By Eliana, BUIP InternI was in my year abroad in Moscow, Russia, juggling between an intensive Russian language course and the beautiful, but icy, Moscow streets. I was motivated in getting work experience, to further develop my skills and employability, but being in Russia, I did not have the opportunity to attend any interviews or assessment centres. On Worklink, I noticed a vacancy for Employer Liaison Assistant for the Middle East, which immediately attracted my attention. Studying Russian Studies and International Relations, I am very interested in international affairs and business, so I decided to apply.
Few days after the Skype interview, I received the email with the confirmation of being chosen for the role. I was unsure of what to expect, but I was ready to start.
My role entailed working in Careers Network, closely with the International Careers Consultant and the Employer Relations Team. Although I received valuable support from my line manager, I managed the project independently.
Initially, I conducted a research on the very diverse labour market of the Middle East. I decided to start by looking at the most studied courses, then, to the fields of specialization of the best universities in the area. Moreover, I analysed graduate destinations and the companies hiring most graduates. Finally, I scrutinised the economic sectors and employment level.
In order to effectively engage with employers, I developed a strategy, which entailed working in a different way than how it had been previously done for the same role. First, I researched the structure of the companies, to identify the best person to contact. Then I ‘connected’ with them via LinkedIn: I talked about the possibilities for engagement and asked to fill in a survey, so to discover the skills that they look for in graduates. Similar work was done via email, but I considered LinkedIn a more effective way to directly contact employers.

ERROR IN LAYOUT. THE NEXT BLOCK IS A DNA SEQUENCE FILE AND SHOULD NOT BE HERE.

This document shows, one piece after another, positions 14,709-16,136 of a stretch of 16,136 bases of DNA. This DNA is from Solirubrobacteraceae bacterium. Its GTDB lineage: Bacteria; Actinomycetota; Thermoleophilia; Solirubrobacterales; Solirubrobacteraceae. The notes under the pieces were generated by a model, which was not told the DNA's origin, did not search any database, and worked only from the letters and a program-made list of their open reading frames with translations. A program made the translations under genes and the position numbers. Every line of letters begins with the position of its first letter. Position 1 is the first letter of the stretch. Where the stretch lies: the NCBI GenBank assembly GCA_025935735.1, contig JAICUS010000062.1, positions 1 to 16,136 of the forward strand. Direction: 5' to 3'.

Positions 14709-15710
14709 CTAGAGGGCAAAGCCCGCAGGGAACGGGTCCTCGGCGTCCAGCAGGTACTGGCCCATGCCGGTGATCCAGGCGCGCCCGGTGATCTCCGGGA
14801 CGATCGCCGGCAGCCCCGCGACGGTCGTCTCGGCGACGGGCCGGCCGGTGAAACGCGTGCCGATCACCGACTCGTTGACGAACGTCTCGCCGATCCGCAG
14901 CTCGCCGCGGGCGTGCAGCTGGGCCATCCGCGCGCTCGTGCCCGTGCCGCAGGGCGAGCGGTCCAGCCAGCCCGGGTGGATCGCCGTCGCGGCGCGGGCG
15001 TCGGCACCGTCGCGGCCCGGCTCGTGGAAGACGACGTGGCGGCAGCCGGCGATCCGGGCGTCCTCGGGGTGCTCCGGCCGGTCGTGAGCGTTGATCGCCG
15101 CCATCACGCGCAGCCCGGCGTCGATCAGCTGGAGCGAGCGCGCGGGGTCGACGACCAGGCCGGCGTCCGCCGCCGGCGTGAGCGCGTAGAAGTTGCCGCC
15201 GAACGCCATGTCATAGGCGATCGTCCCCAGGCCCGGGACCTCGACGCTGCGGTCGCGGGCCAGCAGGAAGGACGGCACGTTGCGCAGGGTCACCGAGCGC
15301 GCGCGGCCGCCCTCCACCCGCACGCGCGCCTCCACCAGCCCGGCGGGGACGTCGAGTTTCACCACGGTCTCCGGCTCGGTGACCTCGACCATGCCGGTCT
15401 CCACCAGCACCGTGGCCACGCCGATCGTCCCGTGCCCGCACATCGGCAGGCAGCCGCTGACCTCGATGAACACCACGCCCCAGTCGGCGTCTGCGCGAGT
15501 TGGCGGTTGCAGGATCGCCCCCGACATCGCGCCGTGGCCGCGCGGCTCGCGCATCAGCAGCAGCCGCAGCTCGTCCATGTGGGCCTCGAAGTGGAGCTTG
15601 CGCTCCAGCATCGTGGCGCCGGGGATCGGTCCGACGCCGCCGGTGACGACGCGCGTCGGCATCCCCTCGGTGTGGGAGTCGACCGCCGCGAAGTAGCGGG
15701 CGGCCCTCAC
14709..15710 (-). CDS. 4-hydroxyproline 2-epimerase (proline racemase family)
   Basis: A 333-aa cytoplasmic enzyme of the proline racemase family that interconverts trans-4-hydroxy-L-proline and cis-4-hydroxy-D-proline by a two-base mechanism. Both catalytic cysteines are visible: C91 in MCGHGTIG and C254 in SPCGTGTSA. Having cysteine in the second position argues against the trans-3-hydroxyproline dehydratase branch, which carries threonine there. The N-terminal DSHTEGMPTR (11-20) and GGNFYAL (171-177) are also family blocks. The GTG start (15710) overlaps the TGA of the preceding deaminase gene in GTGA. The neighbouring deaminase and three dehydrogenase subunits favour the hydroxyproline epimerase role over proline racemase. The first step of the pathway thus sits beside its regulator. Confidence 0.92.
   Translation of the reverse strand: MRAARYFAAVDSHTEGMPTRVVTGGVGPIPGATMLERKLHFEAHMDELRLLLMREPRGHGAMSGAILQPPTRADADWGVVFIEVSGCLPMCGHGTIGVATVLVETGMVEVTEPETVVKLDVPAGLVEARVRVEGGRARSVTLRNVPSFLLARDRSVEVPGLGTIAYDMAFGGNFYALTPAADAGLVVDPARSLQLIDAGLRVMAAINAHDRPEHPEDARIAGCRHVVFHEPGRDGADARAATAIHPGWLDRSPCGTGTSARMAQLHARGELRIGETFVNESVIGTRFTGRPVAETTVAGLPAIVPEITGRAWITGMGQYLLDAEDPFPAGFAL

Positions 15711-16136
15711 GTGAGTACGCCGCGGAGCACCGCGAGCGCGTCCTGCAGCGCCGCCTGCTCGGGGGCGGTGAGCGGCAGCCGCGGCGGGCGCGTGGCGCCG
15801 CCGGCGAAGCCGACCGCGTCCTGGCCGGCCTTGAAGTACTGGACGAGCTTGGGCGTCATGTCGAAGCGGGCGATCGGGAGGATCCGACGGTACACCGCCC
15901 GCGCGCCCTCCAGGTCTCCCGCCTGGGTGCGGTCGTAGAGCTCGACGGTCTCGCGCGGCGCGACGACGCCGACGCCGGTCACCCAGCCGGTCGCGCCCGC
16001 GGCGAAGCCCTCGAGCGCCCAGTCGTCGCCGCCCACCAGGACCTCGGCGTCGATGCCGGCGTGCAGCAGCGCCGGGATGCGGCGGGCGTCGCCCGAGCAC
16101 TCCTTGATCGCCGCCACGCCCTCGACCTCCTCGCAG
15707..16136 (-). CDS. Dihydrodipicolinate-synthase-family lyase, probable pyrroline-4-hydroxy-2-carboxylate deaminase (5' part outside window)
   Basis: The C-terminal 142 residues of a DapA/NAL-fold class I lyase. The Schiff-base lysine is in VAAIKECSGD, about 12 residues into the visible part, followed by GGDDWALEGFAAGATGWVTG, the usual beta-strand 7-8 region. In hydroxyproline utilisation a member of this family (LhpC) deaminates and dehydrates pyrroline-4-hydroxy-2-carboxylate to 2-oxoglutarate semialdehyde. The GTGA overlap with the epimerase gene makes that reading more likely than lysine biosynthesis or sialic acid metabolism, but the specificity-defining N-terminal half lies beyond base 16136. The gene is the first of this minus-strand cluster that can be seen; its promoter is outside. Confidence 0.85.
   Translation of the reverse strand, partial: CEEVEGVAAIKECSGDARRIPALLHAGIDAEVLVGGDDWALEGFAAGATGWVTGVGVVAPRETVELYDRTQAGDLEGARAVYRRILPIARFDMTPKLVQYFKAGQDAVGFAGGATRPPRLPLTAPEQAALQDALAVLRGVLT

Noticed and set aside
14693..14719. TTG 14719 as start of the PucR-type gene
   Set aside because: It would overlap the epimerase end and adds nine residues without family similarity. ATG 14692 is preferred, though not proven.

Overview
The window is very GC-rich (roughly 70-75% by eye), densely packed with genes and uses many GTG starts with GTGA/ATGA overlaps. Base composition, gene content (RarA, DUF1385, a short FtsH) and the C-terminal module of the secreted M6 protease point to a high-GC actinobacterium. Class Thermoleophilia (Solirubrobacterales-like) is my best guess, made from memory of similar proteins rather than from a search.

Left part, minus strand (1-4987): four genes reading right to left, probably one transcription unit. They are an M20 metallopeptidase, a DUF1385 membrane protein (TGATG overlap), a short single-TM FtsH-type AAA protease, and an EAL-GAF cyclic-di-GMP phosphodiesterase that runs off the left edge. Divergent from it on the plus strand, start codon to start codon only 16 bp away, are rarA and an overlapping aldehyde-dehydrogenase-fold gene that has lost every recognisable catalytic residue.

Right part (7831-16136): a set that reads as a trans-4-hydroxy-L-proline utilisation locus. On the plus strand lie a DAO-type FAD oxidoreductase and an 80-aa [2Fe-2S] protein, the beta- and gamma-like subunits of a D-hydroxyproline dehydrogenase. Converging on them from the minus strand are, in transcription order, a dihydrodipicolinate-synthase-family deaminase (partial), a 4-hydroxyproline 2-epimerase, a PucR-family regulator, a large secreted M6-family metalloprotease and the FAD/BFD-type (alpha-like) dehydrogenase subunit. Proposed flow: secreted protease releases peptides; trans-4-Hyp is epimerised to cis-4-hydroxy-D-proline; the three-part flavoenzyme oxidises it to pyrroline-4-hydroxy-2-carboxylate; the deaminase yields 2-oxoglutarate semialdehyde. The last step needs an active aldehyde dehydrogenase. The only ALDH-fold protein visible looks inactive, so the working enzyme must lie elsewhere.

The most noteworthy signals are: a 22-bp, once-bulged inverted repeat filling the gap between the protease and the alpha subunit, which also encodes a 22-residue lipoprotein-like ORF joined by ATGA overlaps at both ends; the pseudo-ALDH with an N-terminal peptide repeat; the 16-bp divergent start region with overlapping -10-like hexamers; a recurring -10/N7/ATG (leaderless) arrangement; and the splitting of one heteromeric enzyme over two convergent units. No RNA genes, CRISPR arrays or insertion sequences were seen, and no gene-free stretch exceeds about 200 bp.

I have contacted employers from 8 countries. The response rate of the survey was twice more than expected. I would follow up with an email or phone call to the employers who showed interest. The university now has 16 leads for future collaborations.
At the same time, this process has boosted my communication skills, having to adapt the linguistic style according to whom I was speaking, and according to the means of communication: email, telephone or LinkedIn.
The second part of the internship consisted in creating learning materials for students interested in a career in the region. I have designed an online resource with general information about the area, country-specifics and employment advice. I had the opportunity to enhance my HTML coding skills, which I had not been using for a while, to create an engaging and functional resource.
This experience helped me developing a wide range of skills, some of which are data analysis, research, persuasion and IT. Also, the topic itself is very interesting. Learning more about the ever changing reality of the Middle East has significantly improved my awareness about this part of the world.
I strongly recommend this internship as a work experience opportunity. You are given the possibility of managing an important project for the university. Because of this, new ideas are always welcome and you gain valuable professional skills, suitable for any career path.